It is no question that prescription drug abuse is a major health issue in this country, but it also seems like the over reaching by law makers etc is just as big of one.

In any event...folks like my wife, and others in her RA support group, are left floundering in our "Golden Years."

We will not give up on finding pain care that actually cares however. Again thanks for your comments!
An_253662 replied to PapaRoot's response:
After being treated for RA for four decades by two different experts and clinics...and enduring every test imaginable at least three times each...trying several biologics...being placed on pain meds wife's (excellent)RA doc retired. New guy, much younger, spent ten minutes with us today, looked at a blood test and declared that my wife doesn't have RA. Said she has fibromyalgia. Then said not much he could do to help and said he had to move on...very busy today.No continuity of care at all.

We left shocked, in disbelief, and angry.

After settling down I begin to feel that this a lot like long running malpractice to me. Suggestions on how to handle this poor excuse for a doc? Thanks and our best to all!
ctbeth replied to An_253662's response:
Wow! This is crazy.

Your wife's medical records will include diagnostic criteria for her diagnosis of RA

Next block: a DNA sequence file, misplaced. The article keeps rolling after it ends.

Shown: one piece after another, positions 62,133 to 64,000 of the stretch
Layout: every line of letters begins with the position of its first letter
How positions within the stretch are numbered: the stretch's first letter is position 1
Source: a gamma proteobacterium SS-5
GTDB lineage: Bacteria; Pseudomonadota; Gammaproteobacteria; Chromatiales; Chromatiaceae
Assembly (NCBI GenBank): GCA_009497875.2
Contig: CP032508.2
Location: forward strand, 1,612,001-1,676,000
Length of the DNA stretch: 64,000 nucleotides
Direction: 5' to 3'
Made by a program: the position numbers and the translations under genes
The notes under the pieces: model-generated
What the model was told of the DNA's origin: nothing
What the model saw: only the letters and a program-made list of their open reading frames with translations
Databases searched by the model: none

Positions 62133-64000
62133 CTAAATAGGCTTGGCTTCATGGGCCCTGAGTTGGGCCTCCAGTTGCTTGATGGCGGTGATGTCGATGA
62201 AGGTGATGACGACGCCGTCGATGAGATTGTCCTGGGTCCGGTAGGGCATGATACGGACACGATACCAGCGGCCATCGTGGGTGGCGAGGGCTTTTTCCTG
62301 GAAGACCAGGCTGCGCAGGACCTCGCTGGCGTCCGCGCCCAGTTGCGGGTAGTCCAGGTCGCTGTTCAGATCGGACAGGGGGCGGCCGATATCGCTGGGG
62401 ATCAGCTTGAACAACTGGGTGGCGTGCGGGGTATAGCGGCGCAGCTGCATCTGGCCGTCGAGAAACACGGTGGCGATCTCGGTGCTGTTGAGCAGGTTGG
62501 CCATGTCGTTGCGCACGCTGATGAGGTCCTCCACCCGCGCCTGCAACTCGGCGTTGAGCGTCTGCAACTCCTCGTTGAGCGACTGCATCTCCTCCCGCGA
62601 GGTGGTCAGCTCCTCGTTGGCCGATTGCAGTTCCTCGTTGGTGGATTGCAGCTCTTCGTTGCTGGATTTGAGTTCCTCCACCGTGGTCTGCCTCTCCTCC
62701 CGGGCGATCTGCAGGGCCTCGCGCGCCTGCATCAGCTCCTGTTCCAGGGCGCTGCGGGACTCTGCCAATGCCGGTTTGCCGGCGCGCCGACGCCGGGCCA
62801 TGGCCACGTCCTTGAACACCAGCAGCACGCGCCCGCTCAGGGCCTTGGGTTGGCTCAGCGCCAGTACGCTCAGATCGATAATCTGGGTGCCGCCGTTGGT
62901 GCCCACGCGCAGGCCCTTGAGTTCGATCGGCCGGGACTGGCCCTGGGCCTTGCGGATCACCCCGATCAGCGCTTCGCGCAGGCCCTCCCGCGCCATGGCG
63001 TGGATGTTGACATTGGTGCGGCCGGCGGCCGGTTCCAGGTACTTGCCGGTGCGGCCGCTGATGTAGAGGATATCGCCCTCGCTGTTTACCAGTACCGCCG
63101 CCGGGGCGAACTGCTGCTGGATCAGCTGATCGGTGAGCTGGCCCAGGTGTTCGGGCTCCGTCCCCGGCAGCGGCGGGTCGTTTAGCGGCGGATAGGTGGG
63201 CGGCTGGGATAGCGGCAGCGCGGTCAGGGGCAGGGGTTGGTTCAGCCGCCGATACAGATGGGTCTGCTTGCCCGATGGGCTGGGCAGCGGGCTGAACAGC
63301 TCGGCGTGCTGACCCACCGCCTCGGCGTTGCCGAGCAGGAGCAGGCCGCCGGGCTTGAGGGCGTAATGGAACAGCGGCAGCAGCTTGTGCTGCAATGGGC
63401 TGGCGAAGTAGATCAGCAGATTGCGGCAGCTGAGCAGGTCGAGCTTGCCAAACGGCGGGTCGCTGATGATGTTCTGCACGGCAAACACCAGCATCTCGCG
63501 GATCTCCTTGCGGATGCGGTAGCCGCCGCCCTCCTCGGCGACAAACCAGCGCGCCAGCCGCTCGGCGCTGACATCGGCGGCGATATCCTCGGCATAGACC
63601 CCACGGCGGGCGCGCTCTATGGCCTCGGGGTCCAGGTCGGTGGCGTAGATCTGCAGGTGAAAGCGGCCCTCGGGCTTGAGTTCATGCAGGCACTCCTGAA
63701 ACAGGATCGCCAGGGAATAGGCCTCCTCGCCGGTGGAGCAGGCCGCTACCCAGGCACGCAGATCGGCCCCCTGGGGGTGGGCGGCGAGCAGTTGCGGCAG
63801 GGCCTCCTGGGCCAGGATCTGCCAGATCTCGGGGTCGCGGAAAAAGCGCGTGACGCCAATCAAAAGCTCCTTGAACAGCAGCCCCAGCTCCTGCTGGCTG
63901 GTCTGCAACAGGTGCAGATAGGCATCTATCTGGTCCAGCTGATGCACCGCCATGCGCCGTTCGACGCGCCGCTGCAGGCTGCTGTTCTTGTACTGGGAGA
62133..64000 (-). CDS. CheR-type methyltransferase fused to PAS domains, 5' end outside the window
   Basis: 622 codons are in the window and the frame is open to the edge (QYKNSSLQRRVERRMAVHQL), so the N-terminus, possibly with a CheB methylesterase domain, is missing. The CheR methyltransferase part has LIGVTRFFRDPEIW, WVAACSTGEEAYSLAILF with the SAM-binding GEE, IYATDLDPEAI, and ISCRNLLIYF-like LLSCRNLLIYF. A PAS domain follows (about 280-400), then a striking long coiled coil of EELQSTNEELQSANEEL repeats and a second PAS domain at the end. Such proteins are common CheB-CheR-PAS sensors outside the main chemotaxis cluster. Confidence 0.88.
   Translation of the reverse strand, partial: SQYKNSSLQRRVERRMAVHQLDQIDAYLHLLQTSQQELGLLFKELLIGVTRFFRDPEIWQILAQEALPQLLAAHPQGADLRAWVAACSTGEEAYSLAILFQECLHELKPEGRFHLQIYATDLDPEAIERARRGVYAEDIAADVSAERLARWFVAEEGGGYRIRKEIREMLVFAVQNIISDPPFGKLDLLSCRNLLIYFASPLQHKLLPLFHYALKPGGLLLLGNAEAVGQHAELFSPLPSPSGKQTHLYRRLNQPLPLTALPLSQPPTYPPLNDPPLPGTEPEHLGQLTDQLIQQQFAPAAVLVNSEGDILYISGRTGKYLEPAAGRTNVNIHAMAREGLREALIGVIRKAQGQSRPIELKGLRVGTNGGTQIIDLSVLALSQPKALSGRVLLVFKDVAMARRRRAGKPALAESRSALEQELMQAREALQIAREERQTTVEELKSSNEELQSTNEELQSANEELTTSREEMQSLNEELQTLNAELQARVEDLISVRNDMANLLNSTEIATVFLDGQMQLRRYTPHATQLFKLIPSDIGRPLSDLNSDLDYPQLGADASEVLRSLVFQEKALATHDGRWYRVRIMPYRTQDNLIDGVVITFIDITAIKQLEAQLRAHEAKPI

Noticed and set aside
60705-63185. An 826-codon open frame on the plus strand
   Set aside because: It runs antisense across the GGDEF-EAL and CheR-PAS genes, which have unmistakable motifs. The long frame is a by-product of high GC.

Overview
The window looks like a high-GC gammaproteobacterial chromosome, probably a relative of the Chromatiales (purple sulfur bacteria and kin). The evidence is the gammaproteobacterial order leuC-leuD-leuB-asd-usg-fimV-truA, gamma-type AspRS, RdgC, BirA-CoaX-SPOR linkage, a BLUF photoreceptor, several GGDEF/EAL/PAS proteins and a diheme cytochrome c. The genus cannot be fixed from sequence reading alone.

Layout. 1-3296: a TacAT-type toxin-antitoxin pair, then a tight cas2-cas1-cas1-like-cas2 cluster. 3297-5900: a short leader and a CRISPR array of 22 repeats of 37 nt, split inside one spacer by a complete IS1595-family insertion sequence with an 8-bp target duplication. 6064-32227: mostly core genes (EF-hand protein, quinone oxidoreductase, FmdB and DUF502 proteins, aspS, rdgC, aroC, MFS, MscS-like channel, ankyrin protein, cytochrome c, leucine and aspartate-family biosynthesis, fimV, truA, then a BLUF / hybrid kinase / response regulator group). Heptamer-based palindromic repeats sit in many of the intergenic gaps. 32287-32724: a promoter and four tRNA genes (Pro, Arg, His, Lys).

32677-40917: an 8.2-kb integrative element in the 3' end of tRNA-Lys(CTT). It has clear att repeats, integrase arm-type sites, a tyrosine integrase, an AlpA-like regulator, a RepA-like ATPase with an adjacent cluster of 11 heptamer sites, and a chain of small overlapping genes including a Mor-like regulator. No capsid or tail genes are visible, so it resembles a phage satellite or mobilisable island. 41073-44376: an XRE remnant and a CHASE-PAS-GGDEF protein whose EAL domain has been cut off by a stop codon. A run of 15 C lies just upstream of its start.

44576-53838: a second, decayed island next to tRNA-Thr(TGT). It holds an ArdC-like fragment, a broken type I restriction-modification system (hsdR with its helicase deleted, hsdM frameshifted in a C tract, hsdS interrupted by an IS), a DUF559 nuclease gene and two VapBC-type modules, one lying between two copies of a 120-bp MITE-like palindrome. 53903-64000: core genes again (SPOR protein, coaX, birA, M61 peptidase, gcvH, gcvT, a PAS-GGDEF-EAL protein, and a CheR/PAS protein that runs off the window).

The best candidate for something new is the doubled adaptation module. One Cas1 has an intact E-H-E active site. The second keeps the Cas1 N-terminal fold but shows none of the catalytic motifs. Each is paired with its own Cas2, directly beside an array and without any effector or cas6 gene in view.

I hope that she finds a new MD

As far as malpractice, the criterion is specific that there. Ust be legally-defined loss or losses resulting from the MD's treatment or neglect.

Whilst she probably does not want to return to this MD, what you explained does not seem to fit into a malpractice plaintiff action.

Of course, you can ask your attorney.

Oh yes, have you a copy of the blood work result that shows no RA evidence? Under the circumstance, it would seem that the MD would want the test repeated

Best wishes.
PapaRoot replied to ctbeth's response:
Thanks again for the response. Glad we started this threat if nothing else than to be able to get it off our chests a little.

We don't have the four decades of records however the medical practice should have. We do have a copy of this latest blood test....which did show much better results than some in the past. However, he had not even reviewed it or past ones. Said during the interview that my wife needed blood work done. We answered she just had it based on his PA's instruction. He then looked up the one test and made his 60second dianosis.

The number one thing for a new doc to achieve is normally continuity of the least. He actually said he didn't agree with the retiring doc and based on his ten minutes vs. four decades of care just dismissed the issue.

This is a sad time in the state of American medicine. Hearing horror stories like this from other seniors.

Pain med doc (also new and a colleague of Doc ten-minutes) is coming up tomorrow. Will post results of that.

We need patient advocates in this country now I suppose.

Again, thanks for listening and thank you for your comments.